Lack of symptoms makes myeloma hard to detect

BEATING CANCER::About 500 people are diagnosed with multiple myeloma each year in Taiwan; however, with proper treatment, the survival rate is improving

By Lee I-chia  /  Staff reporter

Fri, Jun 29, 2018 - Page 4

Multiple myeloma is difficult to diagnose in the early stage because it has few or no symptoms, but about 500 people are diagnosed with the cancer annually in Taiwan, the Hope Foundation for Cancer Care said yesterday.

A 70-year-old man surnamed Chen (陳) fell from his scooter about two years ago and was told by a doctor that his bone density was low when he went to the hospital for an examination.

As he also has chronic anemia, the physician referred him to National Taiwan University Hospital’s Division of Hematology and Oncology.

He was diagnosed with multiple myeloma, which causes bone erosion and bone pain.

Chen, who is a dentist, said that he exercises regularly and has a healthy daily routine, but has a slightly low hemoglobin count.

He later noticed that his body ached when he tried to lift his granddaughter in his arms.

Huang Shang-yi (黃聖懿), an attending physician in the division, said that multiple myeloma is a relatively rare cancer that occurs when plasma cells in the bone marrow become cancerous and grow out of control.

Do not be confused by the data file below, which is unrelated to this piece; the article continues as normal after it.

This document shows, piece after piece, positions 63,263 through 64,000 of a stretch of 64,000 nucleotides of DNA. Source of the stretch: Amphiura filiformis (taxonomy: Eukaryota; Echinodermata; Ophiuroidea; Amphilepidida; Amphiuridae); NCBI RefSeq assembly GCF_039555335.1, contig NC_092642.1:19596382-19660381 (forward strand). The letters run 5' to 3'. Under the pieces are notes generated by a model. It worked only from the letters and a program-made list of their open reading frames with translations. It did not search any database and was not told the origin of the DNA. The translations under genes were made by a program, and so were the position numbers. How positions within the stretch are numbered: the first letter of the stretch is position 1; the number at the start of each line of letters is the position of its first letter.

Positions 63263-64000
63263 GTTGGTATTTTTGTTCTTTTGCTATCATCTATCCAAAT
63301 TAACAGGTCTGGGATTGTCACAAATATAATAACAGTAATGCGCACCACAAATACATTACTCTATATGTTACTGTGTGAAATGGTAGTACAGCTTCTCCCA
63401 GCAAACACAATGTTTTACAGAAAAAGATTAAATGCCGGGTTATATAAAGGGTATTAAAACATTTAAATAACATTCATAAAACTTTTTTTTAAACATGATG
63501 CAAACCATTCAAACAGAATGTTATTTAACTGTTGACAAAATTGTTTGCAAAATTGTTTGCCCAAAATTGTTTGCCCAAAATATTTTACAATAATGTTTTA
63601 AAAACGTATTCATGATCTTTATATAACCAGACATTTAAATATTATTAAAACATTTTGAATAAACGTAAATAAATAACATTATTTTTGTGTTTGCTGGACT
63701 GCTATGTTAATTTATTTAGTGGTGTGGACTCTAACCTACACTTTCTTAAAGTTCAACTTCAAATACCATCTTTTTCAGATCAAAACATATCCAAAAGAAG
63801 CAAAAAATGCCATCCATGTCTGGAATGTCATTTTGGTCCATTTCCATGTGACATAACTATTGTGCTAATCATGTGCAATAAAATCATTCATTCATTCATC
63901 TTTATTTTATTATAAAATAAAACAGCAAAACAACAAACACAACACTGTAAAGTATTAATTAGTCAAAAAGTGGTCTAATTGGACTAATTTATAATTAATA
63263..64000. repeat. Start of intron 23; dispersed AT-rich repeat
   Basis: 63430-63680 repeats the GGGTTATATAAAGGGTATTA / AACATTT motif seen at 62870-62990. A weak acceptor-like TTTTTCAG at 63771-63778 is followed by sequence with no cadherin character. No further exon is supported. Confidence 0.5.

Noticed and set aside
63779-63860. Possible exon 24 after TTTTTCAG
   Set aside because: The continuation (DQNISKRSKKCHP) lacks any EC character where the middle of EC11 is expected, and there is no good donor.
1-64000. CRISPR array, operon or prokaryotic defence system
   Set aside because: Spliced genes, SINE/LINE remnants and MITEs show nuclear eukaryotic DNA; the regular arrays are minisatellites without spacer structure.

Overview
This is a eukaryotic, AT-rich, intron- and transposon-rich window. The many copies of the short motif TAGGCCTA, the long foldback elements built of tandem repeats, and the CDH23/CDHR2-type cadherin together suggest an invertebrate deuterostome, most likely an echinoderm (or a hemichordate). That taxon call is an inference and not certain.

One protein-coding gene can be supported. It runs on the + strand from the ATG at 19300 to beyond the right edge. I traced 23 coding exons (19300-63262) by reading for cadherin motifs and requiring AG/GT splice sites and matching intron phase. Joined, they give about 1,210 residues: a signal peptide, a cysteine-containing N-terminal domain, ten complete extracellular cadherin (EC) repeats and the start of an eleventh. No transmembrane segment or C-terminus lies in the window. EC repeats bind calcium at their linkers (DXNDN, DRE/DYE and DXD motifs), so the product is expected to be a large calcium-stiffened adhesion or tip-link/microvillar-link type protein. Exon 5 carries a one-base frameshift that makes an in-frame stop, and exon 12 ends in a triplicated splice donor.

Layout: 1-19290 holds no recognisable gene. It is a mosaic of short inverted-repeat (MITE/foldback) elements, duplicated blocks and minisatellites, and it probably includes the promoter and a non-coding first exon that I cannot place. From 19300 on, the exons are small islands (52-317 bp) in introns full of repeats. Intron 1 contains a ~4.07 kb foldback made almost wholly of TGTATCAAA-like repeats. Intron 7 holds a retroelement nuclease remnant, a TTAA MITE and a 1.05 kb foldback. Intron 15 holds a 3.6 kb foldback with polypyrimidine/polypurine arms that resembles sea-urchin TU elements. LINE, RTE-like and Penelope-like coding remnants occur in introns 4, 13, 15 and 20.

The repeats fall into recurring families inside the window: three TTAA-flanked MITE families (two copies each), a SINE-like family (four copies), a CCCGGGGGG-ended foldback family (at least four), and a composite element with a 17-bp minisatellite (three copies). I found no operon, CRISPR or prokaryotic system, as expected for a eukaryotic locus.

Multiple myeloma most commonly occurs in people between the ages of 65 and 70, with men about two times more likely to be diagnosed than women, he said.

It is the third-most prevalent blood cancer in the nation, with about 500 cases diagnosed every year, he said.

As typical symptoms — including bone pain, anemia, foamy urine and hypercalcemia (having more calcium in the blood than normal) — are often associated with other chronic diseases, most patients are only diagnosed at a late stage, mostly because of worsening pain or a bone fracture, Huang said.

The foundation and hospital conducted a survey to better understand the social and mental support needed for multiple myeloma patients, and discovered that their physiological discomfort seriously affects their daily lives, foundation deputy executive director Cheng Kai-yun (鄭凱芸) said.

Although the prevalence of multiple myeloma appears to be on the rise, the survival rate of patients on proper treatment has gradually improved to about five to seven years from about two to three years in the past, and a small proportion of patients survive more than 10 years, Huang said.